The project methodology was reviewed by the Ethics Committee of Coventry University and approved on 16 April 2007, reference S21/07. All participants signed informed consent forms prior to taking part in the project and were informed of the purpose, potential risks, rights of withdrawal and intended use of their data.

Statistical methods

Two types of analyses were carried out for PM2.5 concentrations: repeated cross-sectional analyses with comparison of the overall mean results and matched analyses of those venues visited at both baseline and follow-up.

For salivary cotinine measures, cross-sectional analyses were carried out for saliva samples provided by all employees satisfying the selection criteria. A cohort of employees who had participated pre- and post-legislation was also analysed across time.

Results

Comparison of monitors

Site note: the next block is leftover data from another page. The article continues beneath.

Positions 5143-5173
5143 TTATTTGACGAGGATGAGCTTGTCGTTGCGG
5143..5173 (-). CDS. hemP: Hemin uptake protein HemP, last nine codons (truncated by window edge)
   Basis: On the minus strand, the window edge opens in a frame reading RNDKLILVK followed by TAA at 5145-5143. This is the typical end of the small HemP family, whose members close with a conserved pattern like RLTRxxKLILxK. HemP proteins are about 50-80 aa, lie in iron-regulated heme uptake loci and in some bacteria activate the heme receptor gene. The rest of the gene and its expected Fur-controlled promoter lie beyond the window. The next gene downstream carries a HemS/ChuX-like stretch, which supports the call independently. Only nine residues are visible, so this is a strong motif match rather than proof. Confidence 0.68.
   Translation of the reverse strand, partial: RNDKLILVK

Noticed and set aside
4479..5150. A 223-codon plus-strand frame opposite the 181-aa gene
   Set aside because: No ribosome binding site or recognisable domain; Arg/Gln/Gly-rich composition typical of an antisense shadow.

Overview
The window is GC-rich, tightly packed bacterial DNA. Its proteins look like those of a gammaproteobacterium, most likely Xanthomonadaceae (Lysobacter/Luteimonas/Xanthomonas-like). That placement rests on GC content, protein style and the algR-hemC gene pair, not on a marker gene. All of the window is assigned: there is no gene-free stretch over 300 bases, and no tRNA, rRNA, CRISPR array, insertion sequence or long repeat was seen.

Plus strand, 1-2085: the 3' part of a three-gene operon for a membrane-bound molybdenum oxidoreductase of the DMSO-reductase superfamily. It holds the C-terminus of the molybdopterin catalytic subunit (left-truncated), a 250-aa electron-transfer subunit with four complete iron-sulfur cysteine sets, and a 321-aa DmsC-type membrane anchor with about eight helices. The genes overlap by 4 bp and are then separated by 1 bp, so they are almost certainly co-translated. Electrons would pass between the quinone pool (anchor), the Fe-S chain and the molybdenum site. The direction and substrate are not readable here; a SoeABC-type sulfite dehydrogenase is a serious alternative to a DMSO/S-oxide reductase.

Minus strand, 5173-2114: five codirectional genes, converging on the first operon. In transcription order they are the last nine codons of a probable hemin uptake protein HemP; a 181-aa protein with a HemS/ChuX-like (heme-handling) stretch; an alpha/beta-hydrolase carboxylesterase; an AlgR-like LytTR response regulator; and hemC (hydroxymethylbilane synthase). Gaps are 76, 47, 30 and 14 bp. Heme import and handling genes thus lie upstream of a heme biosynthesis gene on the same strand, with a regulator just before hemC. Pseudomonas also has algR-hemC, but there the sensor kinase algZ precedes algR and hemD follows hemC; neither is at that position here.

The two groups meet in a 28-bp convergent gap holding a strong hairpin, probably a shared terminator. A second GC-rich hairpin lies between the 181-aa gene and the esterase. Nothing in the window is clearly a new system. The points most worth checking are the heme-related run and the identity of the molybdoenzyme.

Four experiments were carried out to compare the performance of the monitors used in this study. The average concentrations during the four experiments ranged from 42 to 690 µg/m3, which is comparable with the concentrations found in bars. The SidePak values were corrected using a previously established correction factor of 0.29537,38,40 and were used as the gold standard. The GRIMM monitor was found to overestimate the levels by ∼20% therefore an average correction factor of 0.82 was applied to the GRIMM data. The OSIRIS instrument underestimated the PM2.5 levels by ∼70% on an average; a correction factor of 3.37 was applied to all the readings obtained with this monitor.

Venues

Air quality was measured in a total of 49 different venues, 41 venues in June and 43 venues in August 2007. Due to the availability of fieldworkers and monitoring equipment, some of the venues were only tested once, either at baseline or at follow-up.